Worthy was criticized in a Sept. 1 letter from the president and director of the Virginia-based National Association of Police Organizations.

“This seems to be just another example of your office not standing up for and defending the police officers who put their lives on the line each day to keep Wayne County’s communities safe,” said the letter, signed by the organization’s president, Michael McHale, and director, William Johnson.

Worthy on Friday responded to the NAPO letter in a written statement, in which she said she has “enormous respect for law abiding, hard working police officers. We work with them every day.”

“Eight very experienced prosecutors in my office looked at the cases and they all arrived at the same conclusion,” she said. “They conferred closely with the officers in charge of the cases. Further investigation from DPD was needed because the investigation was sorely lacking.

“Candidly, we all wanted to find a way to charge the cases, but under the law, we were unable to do so. We struggled with making the investigation public, but, citizens had a right to know that about the lack of venue and the Miranda violations that caused the denials. My charge is to follow the law. That is what prosecutors do.”

Worthy said she plans to establish a protocol for charging cases, which will be sent to Wayne County law enforcement agencies. “This protocol will assist them in the investigatory phase of these very serious cases,” she said.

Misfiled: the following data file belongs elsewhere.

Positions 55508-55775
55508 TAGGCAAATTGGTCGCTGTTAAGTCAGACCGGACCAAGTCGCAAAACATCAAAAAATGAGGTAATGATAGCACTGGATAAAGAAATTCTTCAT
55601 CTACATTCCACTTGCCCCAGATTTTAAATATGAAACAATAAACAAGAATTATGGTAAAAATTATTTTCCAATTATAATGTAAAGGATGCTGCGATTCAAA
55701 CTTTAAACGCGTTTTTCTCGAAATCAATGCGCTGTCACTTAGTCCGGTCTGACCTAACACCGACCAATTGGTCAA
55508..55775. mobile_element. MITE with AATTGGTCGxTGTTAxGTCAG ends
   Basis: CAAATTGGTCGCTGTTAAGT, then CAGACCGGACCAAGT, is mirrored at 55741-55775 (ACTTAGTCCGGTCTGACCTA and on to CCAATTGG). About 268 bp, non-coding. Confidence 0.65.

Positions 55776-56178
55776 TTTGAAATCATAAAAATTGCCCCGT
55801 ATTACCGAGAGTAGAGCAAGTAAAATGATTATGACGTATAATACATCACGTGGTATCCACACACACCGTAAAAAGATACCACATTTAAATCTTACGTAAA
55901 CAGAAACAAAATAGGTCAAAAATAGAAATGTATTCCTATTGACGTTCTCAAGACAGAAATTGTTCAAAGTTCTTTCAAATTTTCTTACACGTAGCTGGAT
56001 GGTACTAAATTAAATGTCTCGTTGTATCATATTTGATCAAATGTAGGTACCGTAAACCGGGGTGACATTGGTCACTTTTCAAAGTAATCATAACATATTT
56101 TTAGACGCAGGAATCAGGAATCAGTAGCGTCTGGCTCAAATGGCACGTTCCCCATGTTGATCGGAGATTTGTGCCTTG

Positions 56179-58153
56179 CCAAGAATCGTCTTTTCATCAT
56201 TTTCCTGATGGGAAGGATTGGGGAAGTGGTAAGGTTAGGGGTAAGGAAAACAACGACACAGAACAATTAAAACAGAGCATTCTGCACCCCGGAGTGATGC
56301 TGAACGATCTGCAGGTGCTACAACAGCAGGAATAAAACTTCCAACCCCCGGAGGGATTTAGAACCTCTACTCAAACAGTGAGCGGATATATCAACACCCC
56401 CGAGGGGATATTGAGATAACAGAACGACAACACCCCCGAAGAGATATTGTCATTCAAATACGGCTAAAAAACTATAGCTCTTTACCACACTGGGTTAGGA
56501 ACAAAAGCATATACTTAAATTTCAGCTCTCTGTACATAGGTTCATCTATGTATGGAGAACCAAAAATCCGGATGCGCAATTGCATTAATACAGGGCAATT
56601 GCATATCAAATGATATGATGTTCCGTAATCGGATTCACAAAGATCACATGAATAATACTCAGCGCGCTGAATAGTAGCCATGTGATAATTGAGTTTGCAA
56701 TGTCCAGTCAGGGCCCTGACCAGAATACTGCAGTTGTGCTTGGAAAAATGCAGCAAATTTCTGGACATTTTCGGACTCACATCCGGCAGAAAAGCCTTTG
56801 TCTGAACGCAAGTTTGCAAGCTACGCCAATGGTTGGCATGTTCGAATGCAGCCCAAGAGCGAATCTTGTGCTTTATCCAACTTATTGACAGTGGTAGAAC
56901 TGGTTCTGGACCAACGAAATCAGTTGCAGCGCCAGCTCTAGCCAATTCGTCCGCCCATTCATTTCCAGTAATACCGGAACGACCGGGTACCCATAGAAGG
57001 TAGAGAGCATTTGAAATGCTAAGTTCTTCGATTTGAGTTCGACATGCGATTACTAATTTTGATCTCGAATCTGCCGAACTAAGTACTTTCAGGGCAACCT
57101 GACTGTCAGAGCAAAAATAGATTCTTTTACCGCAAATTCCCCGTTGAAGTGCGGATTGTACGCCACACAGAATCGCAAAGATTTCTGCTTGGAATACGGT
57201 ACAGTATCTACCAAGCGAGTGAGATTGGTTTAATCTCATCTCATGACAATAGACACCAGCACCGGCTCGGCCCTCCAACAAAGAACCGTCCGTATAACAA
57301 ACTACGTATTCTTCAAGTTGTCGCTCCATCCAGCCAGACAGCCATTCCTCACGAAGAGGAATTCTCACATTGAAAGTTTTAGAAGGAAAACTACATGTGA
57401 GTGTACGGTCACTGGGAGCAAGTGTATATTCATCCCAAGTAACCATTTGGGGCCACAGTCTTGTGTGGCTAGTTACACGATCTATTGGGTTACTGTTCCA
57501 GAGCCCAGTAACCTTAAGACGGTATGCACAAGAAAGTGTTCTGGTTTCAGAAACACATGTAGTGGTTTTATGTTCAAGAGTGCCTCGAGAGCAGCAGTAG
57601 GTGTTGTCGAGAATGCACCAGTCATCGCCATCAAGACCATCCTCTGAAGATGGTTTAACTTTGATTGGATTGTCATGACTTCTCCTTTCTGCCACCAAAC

The NAPO letter points out prosecutors in other jurisdictions have charged people for threatening cops on social media.

“In recent weeks, prosecutors in Norwalk, Connecticut; Racine, Wisconsin; New Hartford, New York; Dallas, Texas; and in other Michigan jurisdictions have charged people for making threats against law enforcement on social media,” the letter said.

A Saginaw man is scheduled to stand trial for allegedly writing on Facebook: “Let’s get these cops. It’s hunting on all you pigs in the injustice system. Let’s murder them like they murder us. It’s long past time for revolutionary action. Everyone strap up!”

The man, 33-year-old Billy Thompson, who is the nephew of recently retired district judge M.T. Thompson Jr., was charged with using a computer to commit a crime. He was bound over for trial after waiving his right to a preliminary exam Aug. 16. No court date has been set.

The NAPO letter said threats against cops should be taken seriously, given recent killings of police officers.

“According to the National Law Enforcement Officers Memorial Fund, on average, one law enforcement officer is killed in the line of duty somewhere in the United States every 61 hours,” the letter said.

“Moreover, preliminary data from the (fund) indicates a 52 percent increase in the number of officer firearm-related fatalities from August 2015 to August 2016. The Dallas shooter who killed five police officers and the Baton Rouge shooter who killed three officers both posted threats to law enforcement on social media prior to the attacks,” the letter said.

“In the wake of these killings, it is indefensible that your office would not take these social media threats seriously.”

Worthy said she has reached out to NAPO president McHale, “to speak with him about the three Facebook cases, so he will know our reasons for denying them.”


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Twitter: @GeorgeHunter_DN